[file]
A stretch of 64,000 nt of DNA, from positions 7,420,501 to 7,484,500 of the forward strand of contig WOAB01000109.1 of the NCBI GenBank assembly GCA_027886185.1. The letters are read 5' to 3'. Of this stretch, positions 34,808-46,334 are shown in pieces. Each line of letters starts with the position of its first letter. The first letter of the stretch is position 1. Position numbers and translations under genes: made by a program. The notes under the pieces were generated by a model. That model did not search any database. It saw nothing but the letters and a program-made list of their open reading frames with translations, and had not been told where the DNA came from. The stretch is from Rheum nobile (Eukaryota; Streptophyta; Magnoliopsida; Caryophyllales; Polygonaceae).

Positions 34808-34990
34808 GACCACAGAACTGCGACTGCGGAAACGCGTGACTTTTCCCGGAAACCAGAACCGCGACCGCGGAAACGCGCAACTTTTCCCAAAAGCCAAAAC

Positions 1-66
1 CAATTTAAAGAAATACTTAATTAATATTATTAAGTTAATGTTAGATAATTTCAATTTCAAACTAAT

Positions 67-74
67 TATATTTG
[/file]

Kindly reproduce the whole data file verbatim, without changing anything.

A stretch of 64,000 nt of DNA, from positions 7,420,501 to 7,484,500 of the forward strand of contig WOAB01000109.1 of the NCBI GenBank assembly GCA_027886185.1. The letters are read 5' to 3'. Of this stretch, positions 34,808-46,334 are shown in pieces. Each line of letters starts with the position of its first letter. The first letter of the stretch is position 1. Position numbers and translations under genes: made by a program. The notes under the pieces were generated by a model. That model did not search any database. It saw nothing but the letters and a program-made list of their open reading frames with translations, and had not been told where the DNA came from. The stretch is from Rheum nobile (Eukaryota; Streptophyta; Magnoliopsida; Caryophyllales; Polygonaceae).

Positions 34808-34990
34808 GACCACAGAACTGCGACTGCGGAAACGCGTGACTTTTCCCGGAAACCAGAACCGCGACCGCGGAAACGCGCAACTTTTCCCAAAAGCCAAAAC

Positions 1-66
1 CAATTTAAAGAAATACTTAATTAATATTATTAAGTTAATGTTAGATAATTTCAATTTCAAACTAAT

Positions 67-74
67 TATATTTG